David Garrard and the NFC West

David Garrard completed 64.5 percent of his passes with 23 touchdowns and 15 interceptions for the Jacksonville Jaguars last season.

One player in Seattle Seahawks history -- Matt Hasselbeck in 2005 -- met those single-season standards for completion percentage and touchdowns without exceeding 15 interceptions.

Two players in San Francisco 49ers history -- Joe Montana four times and Steve Young three -- did the same.

The 2005 Hasselbeck is gone from Seattle and is not coming back. Montana and Young have long since taken their places in the Pro Football Hall of Fame.

Does that mean the Seahawks and 49ers should be pushing their way to the front of the line for Garrard now that Jacksonville has released the veteran quarterback? Making the case for "yes" is much easier than taking the other side.

I'll be a little surprised if either team lands Garrard, however.

The Seahawks have held firm to their belief that Tarvaris Jackson's familiarity with their offense will help them navigate a difficult period coming out of a lockout. They likely wouldn't be willing to pay Garrard significantly more than they're paying Jackson or Charlie Whitehurst during this transition season. If they wanted a 30-something veteran behind center -- Garrard is 33 -- they would have re-signed Hasselbeck, in my view. And Garrard lacks the mobility Seattle has sought from its quarterbacks under coach Pete Carroll.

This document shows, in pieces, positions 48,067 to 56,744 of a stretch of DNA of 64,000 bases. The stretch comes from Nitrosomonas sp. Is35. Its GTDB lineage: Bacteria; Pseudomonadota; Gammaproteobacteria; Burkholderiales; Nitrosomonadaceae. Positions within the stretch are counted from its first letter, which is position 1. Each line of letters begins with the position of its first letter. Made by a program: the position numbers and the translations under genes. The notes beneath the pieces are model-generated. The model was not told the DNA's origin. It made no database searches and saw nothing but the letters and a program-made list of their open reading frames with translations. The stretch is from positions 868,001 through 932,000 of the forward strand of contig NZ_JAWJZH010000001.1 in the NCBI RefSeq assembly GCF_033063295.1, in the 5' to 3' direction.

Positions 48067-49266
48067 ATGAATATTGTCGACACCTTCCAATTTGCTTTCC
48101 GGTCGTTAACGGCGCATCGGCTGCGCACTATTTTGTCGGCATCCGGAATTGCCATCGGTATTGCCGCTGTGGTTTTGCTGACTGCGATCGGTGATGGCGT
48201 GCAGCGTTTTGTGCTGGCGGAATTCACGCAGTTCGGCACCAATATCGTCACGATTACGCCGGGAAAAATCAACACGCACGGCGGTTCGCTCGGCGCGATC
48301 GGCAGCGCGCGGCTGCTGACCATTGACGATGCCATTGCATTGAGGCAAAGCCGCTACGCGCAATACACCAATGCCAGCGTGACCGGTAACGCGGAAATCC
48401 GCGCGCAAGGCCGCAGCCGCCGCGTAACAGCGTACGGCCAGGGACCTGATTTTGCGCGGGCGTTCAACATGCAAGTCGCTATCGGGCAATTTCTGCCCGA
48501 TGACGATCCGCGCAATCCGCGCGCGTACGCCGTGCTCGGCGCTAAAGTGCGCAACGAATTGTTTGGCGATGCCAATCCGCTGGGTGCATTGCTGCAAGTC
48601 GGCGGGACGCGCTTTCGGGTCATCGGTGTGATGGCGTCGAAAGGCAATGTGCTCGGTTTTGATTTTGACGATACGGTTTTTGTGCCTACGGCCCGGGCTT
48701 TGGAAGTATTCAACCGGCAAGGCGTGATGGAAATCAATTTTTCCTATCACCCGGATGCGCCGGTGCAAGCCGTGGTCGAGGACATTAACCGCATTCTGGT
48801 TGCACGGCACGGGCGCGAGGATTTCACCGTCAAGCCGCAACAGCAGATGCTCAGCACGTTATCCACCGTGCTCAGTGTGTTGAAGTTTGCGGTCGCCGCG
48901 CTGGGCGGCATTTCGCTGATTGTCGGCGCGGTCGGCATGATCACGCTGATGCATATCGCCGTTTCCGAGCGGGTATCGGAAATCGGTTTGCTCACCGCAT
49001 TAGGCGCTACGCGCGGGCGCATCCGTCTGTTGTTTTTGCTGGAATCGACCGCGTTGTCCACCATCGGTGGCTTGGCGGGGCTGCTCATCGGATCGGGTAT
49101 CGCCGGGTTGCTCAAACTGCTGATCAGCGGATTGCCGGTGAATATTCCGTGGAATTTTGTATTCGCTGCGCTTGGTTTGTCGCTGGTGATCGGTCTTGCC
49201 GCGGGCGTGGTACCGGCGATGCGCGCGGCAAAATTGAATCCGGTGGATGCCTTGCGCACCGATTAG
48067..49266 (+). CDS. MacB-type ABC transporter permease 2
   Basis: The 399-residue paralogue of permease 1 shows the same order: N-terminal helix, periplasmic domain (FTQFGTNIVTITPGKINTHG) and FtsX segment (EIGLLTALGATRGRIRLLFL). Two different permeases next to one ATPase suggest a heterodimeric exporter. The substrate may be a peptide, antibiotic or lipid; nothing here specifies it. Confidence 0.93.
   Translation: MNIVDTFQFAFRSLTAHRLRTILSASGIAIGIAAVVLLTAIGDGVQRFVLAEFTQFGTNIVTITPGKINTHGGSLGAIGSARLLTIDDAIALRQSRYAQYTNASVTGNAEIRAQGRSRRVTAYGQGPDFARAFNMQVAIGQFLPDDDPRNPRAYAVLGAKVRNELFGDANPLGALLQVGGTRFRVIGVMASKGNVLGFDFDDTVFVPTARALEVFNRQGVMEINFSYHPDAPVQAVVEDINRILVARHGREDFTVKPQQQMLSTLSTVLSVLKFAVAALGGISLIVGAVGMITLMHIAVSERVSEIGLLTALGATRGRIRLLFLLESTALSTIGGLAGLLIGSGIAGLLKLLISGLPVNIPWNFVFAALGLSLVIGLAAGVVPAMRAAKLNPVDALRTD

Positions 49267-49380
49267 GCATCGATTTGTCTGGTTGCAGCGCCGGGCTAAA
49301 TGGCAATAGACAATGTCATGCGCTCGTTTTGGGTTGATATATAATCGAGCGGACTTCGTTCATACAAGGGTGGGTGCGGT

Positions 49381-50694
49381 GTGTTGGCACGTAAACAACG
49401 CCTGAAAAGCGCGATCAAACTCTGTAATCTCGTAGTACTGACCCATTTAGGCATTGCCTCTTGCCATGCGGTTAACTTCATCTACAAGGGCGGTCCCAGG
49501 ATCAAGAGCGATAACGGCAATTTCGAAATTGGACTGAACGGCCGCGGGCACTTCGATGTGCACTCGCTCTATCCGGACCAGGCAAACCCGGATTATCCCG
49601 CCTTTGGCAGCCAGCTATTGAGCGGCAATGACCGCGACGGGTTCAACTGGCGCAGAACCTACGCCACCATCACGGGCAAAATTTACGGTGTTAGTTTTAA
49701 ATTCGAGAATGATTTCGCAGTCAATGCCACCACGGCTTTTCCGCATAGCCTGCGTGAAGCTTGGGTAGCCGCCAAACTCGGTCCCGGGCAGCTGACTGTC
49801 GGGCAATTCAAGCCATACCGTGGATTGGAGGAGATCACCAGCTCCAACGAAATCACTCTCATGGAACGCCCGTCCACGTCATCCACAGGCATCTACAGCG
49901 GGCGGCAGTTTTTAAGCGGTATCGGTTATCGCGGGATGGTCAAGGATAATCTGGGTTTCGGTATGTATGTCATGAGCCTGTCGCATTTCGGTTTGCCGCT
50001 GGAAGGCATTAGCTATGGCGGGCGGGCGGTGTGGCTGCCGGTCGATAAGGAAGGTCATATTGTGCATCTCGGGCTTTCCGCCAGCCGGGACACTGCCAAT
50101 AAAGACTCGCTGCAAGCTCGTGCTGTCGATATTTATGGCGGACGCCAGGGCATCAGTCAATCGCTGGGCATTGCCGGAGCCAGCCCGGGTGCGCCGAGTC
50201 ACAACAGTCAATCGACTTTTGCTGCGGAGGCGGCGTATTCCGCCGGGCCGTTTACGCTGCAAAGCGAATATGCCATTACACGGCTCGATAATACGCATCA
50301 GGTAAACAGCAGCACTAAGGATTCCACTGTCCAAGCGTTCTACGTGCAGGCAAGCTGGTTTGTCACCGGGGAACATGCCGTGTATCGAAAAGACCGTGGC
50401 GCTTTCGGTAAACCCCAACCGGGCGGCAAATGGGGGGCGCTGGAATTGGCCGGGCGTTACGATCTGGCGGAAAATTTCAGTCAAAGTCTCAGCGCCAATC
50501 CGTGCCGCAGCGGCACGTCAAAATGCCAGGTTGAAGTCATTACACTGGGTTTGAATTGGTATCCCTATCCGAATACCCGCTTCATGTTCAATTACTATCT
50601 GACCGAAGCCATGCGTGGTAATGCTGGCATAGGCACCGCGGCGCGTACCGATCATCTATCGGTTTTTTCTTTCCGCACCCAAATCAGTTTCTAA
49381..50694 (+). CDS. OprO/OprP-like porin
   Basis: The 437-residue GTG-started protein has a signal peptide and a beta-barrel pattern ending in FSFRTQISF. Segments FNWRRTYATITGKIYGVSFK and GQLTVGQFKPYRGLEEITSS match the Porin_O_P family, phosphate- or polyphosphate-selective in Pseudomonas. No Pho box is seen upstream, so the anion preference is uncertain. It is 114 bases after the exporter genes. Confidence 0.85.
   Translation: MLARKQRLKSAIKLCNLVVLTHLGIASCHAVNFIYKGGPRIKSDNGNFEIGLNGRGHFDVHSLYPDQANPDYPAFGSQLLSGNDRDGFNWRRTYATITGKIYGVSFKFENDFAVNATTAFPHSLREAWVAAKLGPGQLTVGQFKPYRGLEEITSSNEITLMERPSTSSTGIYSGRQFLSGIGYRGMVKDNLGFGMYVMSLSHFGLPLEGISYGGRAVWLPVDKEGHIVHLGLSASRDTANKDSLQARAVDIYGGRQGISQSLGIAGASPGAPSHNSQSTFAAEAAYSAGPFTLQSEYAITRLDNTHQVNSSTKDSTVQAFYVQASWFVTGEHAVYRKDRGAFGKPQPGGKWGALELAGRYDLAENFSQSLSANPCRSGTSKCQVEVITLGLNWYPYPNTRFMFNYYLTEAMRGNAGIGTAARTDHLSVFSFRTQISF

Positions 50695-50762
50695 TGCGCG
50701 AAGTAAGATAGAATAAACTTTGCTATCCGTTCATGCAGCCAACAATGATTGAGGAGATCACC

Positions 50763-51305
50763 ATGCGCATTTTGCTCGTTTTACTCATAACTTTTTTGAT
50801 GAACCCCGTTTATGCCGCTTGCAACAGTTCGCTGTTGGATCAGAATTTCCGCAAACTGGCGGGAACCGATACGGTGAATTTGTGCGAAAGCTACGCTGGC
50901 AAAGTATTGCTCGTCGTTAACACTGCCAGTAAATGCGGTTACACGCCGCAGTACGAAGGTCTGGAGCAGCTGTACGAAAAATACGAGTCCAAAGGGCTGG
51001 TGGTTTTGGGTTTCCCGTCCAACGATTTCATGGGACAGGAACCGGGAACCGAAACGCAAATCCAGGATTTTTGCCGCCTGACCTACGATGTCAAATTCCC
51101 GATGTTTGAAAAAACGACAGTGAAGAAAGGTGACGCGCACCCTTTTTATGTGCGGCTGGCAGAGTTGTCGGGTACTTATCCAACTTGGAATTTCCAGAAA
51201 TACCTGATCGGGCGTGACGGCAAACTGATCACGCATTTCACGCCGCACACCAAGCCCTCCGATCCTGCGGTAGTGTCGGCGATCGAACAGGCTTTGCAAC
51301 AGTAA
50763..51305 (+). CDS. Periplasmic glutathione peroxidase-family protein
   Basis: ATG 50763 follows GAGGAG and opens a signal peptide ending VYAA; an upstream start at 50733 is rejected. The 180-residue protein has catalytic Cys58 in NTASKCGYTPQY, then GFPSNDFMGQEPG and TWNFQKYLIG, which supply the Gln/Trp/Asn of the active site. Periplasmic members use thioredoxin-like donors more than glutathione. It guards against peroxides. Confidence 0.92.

Update: Seattle's quarterbacks coach, Carl Smith, was the Jaguars' offensive coordinator for the 2005-06 seasons. Garrard was with the team at that time. That's one connection to keep in mind, although Seattle still appears unlikely to get involved.

The 49ers could use a veteran backup and/or someone to compete with Alex Smith. Coach Jim Harbaugh liked Garrard coming out of college and valued him as a third-round choice at the time, according to Matt Barrows of the Sacramento Bee. That was a long time ago. Garrard lacks the mobility Harbaugh valued so much when targeting Colin Kaepernick in the draft this year. But if the question is whether Garrard would make the 49ers better at the position, the answer is yes.

System-wise, Garrard might fit better in Arizona, but he wouldn't get onto the field there without an injury clearing the way.

Garrard was scheduled to earn more than $8 million in salary this season. He'll earn much less with another team this season. He would offer the best value as a signing after Week 1, at which point his salary would not be guaranteed.

Matt Williamson of Scouts Inc., says he's not a Garrard fan, in part because Garrard stares down receivers. But after calling Jackson the worst starter in the NFL, he thinks Seattle would be better off with Garrard. He thinks the 49ers should have some interest as well.